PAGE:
There are a few problems with the book but the biggest for me was that much of the dialogue happens in online chat rooms and narration of online chat simply doesn't work. It was painful. The other problem I had with it was the underlying theme of the "alt-right" being to blame. As you are introduced to the characters it's clear that none of them are "alt-right", or even politically motivated in any way. They are all way too self-absorbed and anti-social to be political. I just felt like that theme was gratuitous and added nothing to the book. But you could make one hell of a drinking game out of the number of times "alt-right" is said.
The final problem with this book is the 6 volume sexual tension between Cormoran and Robin, his business partner. These two people are adults. He's 40ish and she's 30ish and their inability to tell each other how they feel over 6 long novels has just become tedious.
The Murder of Mr. Wickham (723)
By Claudia Gray, Read By Billie Fulford-Brown
After the slog of The Ink Black Heart I needed something easy to listen to and I got it with this book.
Claudia Gray had brought together characters from each of Jane Austen's books for a party at the country estate of Mr. Knightly and Emma. She has aged the characters based on the publication dates of the books so that Mr. and Mrs. Darcy are old enough to have an adult son, Jonathan, that they bring along on the trip. Catherine and Henry Tilney are also there from Northanger Abbey with their daughter, Juliet. There are guests in attendance from every book and who arrives uninvited but Mr. Wickham, our favorite villian. It seems that Wickham has made a career of swindling people out of money and almost everyone there has been a victim or knows a victim. It doesn't take long for him to meet his demise and now everyone in the house (excluding the servants) is a suspect. Jonathan and Juliet take it on themselves to solve the case because no one seems to trust the local magistrate, Frank Churchill.
The World Played Chess (603)
By Robert Dugoni, Read By Todd Haberkorn
If you like William Kent Krueger, you will like Robert Dugoni. If you are a mystery reader you may already know him through his Tracey Crosswhite, Charles Jenkins and David Sloane series. Jenkins is my favorite of the three series but I read all of them.
This is a stand alone novel that turned out to be a good Christmas season read for me because it was written from the POV of my generation, so it was relatable. The underlying theme that is relatable to everyone is about how we can impact people's lives in very small ways.
In 1979 Vincent Bianco get a job on a remodel construction job for the summer before he goes to college. He is working with 2 Vietnam veterans. One of them is dealing with undiagnosed PTSD and Vincent proceeds to get an education that he never expected. He is also realizing that he's naturally going to grow apart from the high school friends that, until graduation, he thought he would never lose.
The book is told from 3 perspectives, Vince, William (one of the Vietnam vets) and Beau, Vince's son as he's graduating high school and trying to find his own identity. If you were born around 1960 this book will bring back so many memories of the current events of our lives as well as people you might ahave known. It's a very good coming of age story.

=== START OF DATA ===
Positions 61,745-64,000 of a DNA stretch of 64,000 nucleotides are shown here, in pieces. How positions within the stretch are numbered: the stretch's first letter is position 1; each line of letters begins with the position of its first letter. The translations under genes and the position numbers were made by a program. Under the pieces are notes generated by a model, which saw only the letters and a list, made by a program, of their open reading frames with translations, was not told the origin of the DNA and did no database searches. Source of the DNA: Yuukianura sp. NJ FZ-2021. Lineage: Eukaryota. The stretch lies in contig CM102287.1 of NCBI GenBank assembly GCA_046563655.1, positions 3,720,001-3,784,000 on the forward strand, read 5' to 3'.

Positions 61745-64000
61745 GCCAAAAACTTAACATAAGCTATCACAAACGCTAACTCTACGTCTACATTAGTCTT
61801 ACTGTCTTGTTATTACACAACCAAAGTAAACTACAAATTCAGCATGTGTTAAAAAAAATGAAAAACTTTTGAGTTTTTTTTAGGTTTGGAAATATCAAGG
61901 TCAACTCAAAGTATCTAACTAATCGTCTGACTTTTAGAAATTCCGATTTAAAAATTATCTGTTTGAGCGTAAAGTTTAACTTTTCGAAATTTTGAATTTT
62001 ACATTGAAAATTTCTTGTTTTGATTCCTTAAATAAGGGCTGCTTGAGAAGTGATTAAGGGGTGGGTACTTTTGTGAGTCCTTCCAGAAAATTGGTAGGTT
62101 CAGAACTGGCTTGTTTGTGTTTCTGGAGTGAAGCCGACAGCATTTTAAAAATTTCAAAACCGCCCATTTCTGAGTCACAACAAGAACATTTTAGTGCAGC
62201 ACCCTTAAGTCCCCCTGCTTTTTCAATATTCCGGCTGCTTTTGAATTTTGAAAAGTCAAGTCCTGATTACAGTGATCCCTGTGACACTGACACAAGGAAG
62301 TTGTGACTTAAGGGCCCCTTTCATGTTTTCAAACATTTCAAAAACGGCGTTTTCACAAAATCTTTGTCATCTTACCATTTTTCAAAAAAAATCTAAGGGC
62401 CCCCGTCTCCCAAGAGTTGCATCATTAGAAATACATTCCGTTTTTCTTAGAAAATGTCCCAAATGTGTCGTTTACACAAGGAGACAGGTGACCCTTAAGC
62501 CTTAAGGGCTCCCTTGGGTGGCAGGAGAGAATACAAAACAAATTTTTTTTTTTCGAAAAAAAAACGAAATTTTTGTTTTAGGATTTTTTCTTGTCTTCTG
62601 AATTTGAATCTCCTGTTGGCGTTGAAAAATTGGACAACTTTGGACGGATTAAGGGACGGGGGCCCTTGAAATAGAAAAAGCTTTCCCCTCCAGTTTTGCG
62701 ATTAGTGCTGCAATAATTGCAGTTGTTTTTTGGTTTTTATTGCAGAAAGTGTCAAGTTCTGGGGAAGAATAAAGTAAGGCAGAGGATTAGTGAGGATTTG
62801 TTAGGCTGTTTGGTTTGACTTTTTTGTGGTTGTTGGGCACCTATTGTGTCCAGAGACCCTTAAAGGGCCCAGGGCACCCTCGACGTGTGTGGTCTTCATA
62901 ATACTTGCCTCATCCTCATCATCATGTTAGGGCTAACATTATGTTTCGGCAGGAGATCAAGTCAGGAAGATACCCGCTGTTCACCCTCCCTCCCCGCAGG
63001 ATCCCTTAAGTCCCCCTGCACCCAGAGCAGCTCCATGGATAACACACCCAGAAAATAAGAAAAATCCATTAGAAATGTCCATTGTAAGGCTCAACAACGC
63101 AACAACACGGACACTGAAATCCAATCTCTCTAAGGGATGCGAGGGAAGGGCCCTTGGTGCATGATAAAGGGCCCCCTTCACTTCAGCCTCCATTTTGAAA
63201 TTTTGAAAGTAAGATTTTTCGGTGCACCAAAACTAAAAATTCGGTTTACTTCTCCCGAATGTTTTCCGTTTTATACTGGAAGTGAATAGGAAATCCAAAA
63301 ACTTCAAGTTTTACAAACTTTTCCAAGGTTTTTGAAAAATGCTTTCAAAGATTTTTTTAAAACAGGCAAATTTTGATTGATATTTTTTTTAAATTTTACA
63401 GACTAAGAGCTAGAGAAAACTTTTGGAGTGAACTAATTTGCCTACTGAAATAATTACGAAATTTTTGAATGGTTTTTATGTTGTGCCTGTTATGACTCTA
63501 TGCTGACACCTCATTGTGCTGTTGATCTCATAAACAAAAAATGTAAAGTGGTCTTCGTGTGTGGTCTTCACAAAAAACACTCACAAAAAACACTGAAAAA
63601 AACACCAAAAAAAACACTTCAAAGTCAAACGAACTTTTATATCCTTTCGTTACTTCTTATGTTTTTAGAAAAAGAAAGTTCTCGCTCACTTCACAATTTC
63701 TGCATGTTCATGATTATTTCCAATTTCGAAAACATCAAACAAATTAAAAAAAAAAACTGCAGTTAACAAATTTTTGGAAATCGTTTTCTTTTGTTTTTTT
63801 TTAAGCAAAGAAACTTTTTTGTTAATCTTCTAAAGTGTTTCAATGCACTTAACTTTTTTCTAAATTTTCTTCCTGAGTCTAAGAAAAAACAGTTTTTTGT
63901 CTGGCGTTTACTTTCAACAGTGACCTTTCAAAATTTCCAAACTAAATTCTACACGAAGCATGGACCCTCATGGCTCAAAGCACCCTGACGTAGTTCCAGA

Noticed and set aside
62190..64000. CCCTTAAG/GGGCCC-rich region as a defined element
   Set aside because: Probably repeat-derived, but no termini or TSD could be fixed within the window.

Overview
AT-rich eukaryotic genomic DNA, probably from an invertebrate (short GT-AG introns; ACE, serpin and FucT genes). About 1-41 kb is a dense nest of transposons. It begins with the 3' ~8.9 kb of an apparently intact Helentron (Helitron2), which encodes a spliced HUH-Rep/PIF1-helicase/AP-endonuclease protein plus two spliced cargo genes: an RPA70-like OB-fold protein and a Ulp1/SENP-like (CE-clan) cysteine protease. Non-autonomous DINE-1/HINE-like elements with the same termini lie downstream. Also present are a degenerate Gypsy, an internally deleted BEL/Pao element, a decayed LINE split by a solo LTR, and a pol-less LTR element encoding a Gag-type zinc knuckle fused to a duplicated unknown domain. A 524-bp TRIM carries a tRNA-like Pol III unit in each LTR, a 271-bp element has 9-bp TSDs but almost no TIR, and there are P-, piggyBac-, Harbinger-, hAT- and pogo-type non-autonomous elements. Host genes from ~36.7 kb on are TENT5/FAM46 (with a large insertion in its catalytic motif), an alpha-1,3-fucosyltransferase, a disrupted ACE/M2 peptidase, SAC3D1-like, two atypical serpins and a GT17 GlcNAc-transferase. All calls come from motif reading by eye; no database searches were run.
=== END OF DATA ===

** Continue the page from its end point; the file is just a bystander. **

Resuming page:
The Last Queen (821)
By Chitra Banerjee Divakaruni, Read By Sneha Mathan
If you like British royal history then this is a book for you. Rajit Singh was the first monarch of the Sikh empire and Jind Kaur was his 3rd "official" wife. He had as many as 30 wives/concubines. This book is about Jind, the most consequential of his wives. Her son, Duleep Singh, rose to power at the age of 5 and she became Regent. This was in the 1840's when the British were taking over India.
The story seems to remain true to the major events of her life (if Wikipedia is right) and it makes for a good base for a novel. There was as much palace intrigue in India at that time as there was in Britain. The palace intrigue got a little tedious but I expect it was pretty accurate.
Magician of the Gods (893)
Written and Read by Graham Hancock
I'm not sure how I found this book but I'm glad I did. I think Hancock is most well known for his book Fingerprints of the Gods. Hancock proposes the possibility of the existence of an advanced civilization that existed prior to the ice age and he proposes the possibility of a major meteor event that brought on the end of the ice age. It's a detailed, and fascinating, walk through various antiquities sites around the world. He is, of course, hated by "mainstream science" and he may be totally wrong but it's a very interesting read.
This book is also an exception to one of my cardinal rules. Hancock narrates his own book and does a great job.
Tending Roses (615)
By Lisa Wingate, Read By Allyson Ryan
I have read a few books by Lisa Wingate. Before We Were Yours and The Book of Lost Friends are two of my favorites. They are historical fiction. This one is a straight up novel.
Kate Bowman and her husband move temporarily to the family farm in Missouri to care for her Grandmother for a few weeks around Christmas. The story is basically a Hallmark-type story and you could easily write the plot. I thought the narration was a bit weak too. It's not a bad book, it's just not the genre for me.
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I'm Vicki Welsh and I've been making things as long as I can remember. I used to be a garment maker but transitioned to quilts about 20 years ago. Currently I'm into fabric dyeing, quilting, Zentangle, fabric postcards, fused glass and mosaic. I document my adventures here.